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Title: Site-directed monoclonal antibodies : developing a tool for manipulating AMPA-type ionotropic glutamate receptor subunits in the mouse brain
Author: Lee, Aletheia
Awarding Body: University of Oxford
Current Institution: University of Oxford
Date of Award: 2014
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Ionotropic glutamate AMPA-type receptors mediate fast excitatory neurotransmission in the central nervous system and are essential for synaptic plasticity. Expression of the receptor subunits varies with cell type, stage of development and brain region. Subunit composition determines functional properties of the receptor, including gating kinetics and synaptic trafficking. The research aimed to selectively disrupt the GluA1 subunit abundantly expressed in the hippocampus of the wild-type mouse, so as to examine its role in learning and memory. Site-directed monoclonal antibodies were engineered to target the extracellular amino-terminal domain of GluA1 for subunit-selective manipulation. The antibody-binding region was selected for heterogeneity and accessibility based on the amino acid sequences and crystal structures solved for the AMPA receptor subunits. Immunisations of peptide antigen in mice generated serum antibodies that recognise the equivalent epitope on the fully folded GluA1 subunit. The antigen-binding Fab fragment of the monoclonal anti-GluA1 antibody was cloned from hydridoma mRNA and purified from large-scale transient expression in mammalian cells. Biophysical characterisations of anti-GluA1 Fab immunoglobulin showed high specificity and affinity for the target subunit. Acute bilateral intrahippocampal administration of anti-GluA1 Fab protein into awake, behaving wild-type mice produced dissociations in spatial memory performance that resembled GluA1-/- knockout mice. Impaired short-term spatial working memory but intact long-term spatial reference memory observed with anti-GluA1 Fab infusions suggested that the immunoglobulin reagent exerted an acute, reversible, localised, GluA1-specific antagonism in the brain. The findings argue for a critical involvement of the hippocampal GluA1 subunit in certain short-term memory processes, but not in other distinct long-term memory processes. Temporal resolution of the antibody-mediated disruption revealed novel fractionations of short-term memory performance never before observed in the GluA1-/- knockout mice, demonstrating the strength of the monoclonal anti-GluA1 antibodies as an investigative tool.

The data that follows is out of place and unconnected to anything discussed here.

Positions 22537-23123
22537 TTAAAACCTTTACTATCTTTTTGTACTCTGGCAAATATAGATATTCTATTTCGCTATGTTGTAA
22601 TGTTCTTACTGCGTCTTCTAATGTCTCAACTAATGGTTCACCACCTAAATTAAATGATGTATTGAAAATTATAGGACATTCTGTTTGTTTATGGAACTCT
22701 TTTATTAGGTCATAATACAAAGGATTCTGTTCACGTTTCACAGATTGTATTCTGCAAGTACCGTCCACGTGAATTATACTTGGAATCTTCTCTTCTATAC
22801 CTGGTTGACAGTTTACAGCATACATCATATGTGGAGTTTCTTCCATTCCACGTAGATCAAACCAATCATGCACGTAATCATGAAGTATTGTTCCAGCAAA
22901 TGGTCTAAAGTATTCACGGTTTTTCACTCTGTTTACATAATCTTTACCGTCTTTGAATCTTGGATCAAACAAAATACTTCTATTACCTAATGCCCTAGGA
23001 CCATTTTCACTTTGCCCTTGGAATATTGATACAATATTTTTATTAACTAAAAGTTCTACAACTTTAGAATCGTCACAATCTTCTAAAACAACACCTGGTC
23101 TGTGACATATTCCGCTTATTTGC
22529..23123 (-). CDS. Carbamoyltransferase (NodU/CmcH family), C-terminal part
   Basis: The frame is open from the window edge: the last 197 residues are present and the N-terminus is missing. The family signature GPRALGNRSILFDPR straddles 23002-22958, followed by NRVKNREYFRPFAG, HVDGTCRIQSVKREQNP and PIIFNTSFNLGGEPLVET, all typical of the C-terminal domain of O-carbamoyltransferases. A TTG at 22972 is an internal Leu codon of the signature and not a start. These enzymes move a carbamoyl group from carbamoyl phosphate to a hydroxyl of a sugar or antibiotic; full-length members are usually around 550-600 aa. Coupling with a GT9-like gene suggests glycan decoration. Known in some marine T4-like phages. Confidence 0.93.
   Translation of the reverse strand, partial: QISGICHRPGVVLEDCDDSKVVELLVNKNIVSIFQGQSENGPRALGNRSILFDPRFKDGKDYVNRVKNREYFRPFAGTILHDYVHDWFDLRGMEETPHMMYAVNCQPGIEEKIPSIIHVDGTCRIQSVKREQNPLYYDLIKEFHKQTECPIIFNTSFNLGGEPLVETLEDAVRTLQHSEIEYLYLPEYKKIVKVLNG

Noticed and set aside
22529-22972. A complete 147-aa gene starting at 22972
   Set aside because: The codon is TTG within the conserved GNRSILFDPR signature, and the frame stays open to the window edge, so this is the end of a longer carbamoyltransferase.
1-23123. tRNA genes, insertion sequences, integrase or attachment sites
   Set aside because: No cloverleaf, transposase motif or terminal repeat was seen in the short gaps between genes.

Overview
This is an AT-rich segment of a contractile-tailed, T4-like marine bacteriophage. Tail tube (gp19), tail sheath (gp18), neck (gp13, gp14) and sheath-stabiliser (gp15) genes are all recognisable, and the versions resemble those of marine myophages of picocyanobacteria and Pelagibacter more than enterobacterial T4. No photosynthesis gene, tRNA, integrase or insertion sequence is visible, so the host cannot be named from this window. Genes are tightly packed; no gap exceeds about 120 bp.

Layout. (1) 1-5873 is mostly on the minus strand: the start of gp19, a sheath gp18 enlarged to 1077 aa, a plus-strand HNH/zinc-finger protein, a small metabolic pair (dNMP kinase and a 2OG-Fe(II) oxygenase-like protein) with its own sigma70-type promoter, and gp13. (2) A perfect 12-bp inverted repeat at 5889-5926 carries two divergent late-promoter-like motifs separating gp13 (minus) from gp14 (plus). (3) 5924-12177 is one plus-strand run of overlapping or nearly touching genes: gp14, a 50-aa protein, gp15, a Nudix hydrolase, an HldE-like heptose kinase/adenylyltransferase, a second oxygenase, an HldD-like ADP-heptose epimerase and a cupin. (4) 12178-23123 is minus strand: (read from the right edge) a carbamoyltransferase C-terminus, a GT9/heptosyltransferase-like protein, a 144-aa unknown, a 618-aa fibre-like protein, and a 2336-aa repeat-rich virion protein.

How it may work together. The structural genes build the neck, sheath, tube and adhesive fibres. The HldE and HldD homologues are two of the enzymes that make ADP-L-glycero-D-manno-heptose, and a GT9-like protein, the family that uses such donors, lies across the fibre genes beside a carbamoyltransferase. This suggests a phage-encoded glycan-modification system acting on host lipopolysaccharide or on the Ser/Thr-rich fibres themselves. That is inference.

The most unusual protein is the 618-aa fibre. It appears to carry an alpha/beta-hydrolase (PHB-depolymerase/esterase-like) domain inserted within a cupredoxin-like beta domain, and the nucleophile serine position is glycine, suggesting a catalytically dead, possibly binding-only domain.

Supervisor: Bannerman, David M.; Aricescu, A. Radu Sponsor: Not available
Qualification Name: Thesis (Ph.D.) Qualification Level: Doctoral
EThOS ID:  DOI: Not available
Keywords: Life Sciences ; Neuroscience ; Behavioural Neuroscience ; Learning ; Memory ; Attention ; Experimental psychology ; Membrane proteins ; Glutamate receptors ; GluA1 subunit ; Subunit-selective manipulation ; Antibodies ; Neuronal targets ; Hippocampus ; Short-term spatial working memory